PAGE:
Woody Allen In Depth Profile In New York Observer

Woody Allen CREDIT: Emily Assiran/New York Observer

The New York Observer has published one of the best new interviews with Woody Allen. The in depth profile coincides with the release of Magic In The Moonlight, the new film written and directed by Allen. We will wrap up all the press bits, but we wanted to highlight this lovely feature.

Written by Roger Friedman, you can read the full interview at NY Observer.

There are lots of highlights, but we have picked a couple to showcase here.

He had good things to say about Joaquin Phoenix, who is starring in his 2015 Film.

He’s clearly enamored of Mr. Phoenix: “He’s full of emotion and agony. If he says, ‘Pass the salt,’ it’s like the scene where Oedipus puts his eyes out.”

He also talked about the recently departed Elaine Stritch.

“I’ve been very lucky. I was thinking about this because [Elaine] Stritch died.” The Broadway legend and quintessential brassy New York broad starred in his 1987 drama, September. The two of them used to poke fun at each other: “We were at rehearsal shooting. She would come out in just her body stocking. People would say, ‘Go back inside!’ I would say, ‘No one wants to see you that way because we’re going to eat in a few minutes!’” Rim shot. “Every time I saw her we used to kid each other.

On Colin Firth and Emma Stone, the two stars on ‘Magic In The Moonlight‘.

“He’s a very, very skillful actor. You can see it in ‘The King’s Speech‘. Here he’s a charming leading man. There he’s the mumbling, stuttering king. He’s great in both of them. And she’s”—he indicates Ms. Stone—“a natural movie star. She’s a movie star. She’s beautiful,” he says, “in an interesting way.”

Allen has an iPhone and his daughters like Katy Perry.

The iPhone is only for music and/or making and taking calls. He doesn’t email or surf the web. Ms. Stone, he says, recently showed him how to text. “I’m so untechnical. I don’t have a word processor. I still have my typewriter, the Olympia portable.” When I mention clips of him on YouTube, he shrugs. He’s never seen it. His daughters, however, are appropriately tech savvy. He says, sounding like every other parent, “They’re on their phones obsessively. And their mother catches them at 12:30 at night. It drives her crazy.” What do they listen to? “Something called One Direction,” he pauses, thinking, “and Katy Perry, and Rihanna.” Does he ever listen? “They have earphones. It’s their music, their generation.”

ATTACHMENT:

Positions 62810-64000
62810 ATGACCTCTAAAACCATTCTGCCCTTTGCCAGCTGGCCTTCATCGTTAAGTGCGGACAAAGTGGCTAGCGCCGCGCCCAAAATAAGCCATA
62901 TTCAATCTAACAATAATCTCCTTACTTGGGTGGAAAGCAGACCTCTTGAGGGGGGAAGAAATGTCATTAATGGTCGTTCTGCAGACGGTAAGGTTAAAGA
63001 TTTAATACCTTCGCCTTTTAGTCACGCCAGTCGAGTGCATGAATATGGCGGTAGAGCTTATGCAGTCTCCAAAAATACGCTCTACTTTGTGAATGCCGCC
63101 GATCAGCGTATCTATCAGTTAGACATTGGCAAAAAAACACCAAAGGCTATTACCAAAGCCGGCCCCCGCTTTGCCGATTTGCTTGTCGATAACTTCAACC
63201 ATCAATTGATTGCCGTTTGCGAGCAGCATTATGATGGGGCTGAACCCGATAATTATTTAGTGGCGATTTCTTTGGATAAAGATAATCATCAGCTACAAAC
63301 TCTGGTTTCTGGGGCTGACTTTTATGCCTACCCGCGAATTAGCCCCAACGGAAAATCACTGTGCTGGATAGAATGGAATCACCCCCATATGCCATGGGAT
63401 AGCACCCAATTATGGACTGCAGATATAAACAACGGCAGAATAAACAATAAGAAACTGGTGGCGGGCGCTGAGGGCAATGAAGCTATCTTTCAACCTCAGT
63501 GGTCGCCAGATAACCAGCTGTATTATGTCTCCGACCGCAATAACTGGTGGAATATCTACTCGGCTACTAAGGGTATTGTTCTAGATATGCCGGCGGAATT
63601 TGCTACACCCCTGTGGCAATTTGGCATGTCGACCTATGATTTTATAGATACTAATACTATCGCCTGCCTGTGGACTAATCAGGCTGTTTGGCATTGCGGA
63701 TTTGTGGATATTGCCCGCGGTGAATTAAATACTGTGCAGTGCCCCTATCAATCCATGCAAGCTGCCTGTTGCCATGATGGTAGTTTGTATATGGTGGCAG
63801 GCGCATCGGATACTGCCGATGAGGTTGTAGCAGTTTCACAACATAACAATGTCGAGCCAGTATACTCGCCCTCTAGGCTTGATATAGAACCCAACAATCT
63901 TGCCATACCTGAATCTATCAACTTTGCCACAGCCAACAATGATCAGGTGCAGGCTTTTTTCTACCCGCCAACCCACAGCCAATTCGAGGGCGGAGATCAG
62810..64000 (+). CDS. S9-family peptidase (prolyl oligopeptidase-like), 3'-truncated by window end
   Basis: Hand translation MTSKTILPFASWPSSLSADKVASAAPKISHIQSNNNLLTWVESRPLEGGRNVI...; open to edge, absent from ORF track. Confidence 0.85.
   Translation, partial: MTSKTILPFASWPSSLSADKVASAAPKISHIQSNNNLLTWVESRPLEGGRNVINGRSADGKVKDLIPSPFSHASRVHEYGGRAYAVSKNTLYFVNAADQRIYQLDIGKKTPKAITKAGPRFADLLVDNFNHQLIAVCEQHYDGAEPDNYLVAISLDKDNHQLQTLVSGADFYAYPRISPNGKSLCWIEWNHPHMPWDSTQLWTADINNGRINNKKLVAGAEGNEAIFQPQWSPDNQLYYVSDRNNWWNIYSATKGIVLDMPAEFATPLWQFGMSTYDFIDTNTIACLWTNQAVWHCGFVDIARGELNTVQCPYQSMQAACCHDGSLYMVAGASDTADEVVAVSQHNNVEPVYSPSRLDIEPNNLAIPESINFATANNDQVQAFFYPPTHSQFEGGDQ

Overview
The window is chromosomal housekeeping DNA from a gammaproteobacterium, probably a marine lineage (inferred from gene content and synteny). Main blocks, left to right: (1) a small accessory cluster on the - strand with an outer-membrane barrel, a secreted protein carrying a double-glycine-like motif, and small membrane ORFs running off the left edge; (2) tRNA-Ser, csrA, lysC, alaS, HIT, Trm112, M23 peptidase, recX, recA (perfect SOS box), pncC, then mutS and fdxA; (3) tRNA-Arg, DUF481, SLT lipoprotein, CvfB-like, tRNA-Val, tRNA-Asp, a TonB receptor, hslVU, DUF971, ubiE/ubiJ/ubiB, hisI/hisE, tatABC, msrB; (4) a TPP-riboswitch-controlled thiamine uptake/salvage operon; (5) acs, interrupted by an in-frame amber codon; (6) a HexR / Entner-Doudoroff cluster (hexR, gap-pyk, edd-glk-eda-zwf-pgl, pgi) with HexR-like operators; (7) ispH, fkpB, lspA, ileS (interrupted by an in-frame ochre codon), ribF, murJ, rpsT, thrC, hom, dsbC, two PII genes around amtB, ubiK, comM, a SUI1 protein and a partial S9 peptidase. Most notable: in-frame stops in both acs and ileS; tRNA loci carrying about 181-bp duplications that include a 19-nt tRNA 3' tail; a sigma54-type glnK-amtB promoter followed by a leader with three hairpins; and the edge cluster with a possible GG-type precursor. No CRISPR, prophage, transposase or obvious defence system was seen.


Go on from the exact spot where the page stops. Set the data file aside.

He wants to make a film about Bob Hope

He does have heroes, however. Mr. Allen is still obsessed with Bob Hope, for example. “I just finished reading this wonderful biography of Bob Hope, by Richard Zoglin. For me it’s a feast. Full of funny lines, quotes you can hear Hope saying them. I would love to make a Bob Hope movie, even an homage to Hope called Hope Springs Eternal, but I fear no one would see it. I’m always defending him to people.”

There is so much more. Allen drinks beer. He talks about his great cinematographers. How Juliet Taylor encouraged him to rewrite Midnight In Paris.


Allen also made their cover with an illustration by Philip Burke, and a series of great photos by Emily Assiran.

Really, check out the full interview at the Observer.


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  1. i just returned home from seeing Woody’s latest at the Angelika in Plano Texas. Woody and everyone involved did a splendid job! Great script. Great directing. Great acting. Great cinematography. Woody’s still got it. I’m even thinking about taking in a second viewing. Looking forward to the bluray release.

  2. I just saw Magic in the Moonlight on Tuesday in L.A. It was a really enjoyable film. Strong story, and breathtaking cinematography. When I read the interview by Roger Ebert regarding this film, I looked for the lovely warm colors, and beautiful light of the South of France, and was not disappointed. I hope the film does really well, and recommend it to Woody Allen fans. 🙂

  3. Waited for a long time to see Magic in the Moonlight. I just love Woody Allen’s films. They are artistic endeavors and paint in cinema with a skilled lush canvas. The locations and interiors, the colors and camerawork are romance in film. Wonderful movie:)

    He always pleases me with the direction he comes from. This one being that hope for a world beyond expressed in the popular spiritualist movement. Recalling the opulence of old families of wealth living in the ’20s and the main stage of that movement.

    The film deals with that obsession that was sadly exploited. The innocent and desperate persons mourning the loss of loved ones, trusting in presentations of the unseen by charlatans is digested uneasily by the main character.

    He longs to disprove the chicanery with a sense of justice but it is revealed he secretly longs for hard proof there is more than just the material world.

    I found his main character’s goal poignant and noble and likely inspired by Houdini’s own tireless efforts to disprove the fake spiritualists.

    I also feel that is the expression of the director, Woody Allen. I hope one day he finds his proof of the world beyond.

    Woody once made me laugh with his reference to immortality, “I don’t want to achieve immortality through my work; I want to achieve immortality through not dying. I don’t want to live on in the hearts of my countrymen; I want to live on in my apartment.”

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